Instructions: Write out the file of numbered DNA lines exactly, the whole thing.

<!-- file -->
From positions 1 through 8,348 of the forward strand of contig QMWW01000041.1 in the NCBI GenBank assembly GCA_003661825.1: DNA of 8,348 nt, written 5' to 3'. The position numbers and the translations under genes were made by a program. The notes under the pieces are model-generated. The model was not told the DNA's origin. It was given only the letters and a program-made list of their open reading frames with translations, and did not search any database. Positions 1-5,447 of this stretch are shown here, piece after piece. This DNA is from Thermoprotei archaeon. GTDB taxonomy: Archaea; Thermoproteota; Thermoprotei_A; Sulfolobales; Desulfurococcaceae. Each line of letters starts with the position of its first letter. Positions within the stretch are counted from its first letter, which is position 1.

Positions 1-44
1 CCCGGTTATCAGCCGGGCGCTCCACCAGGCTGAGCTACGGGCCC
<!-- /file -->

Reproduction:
From positions 1 through 8,348 of the forward strand of contig QMWW01000041.1 in the NCBI GenBank assembly GCA_003661825.1: DNA of 8,348 nt, written 5' to 3'. The position numbers and the translations under genes were made by a program. The notes under the pieces are model-generated. The model was not told the DNA's origin. It was given only the letters and a program-made list of their open reading frames with translations, and did not search any database. Positions 1-5,447 of this stretch are shown here, piece after piece. This DNA is from Thermoprotei archaeon. GTDB taxonomy: Archaea; Thermoproteota; Thermoprotei_A; Sulfolobales; Desulfurococcaceae. Each line of letters starts with the position of its first letter. Positions within the stretch are counted from its first letter, which is position 1.

Positions 1-44
1 CCCGGTTATCAGCCGGGCGCTCCACCAGGCTGAGCTACGGGCCC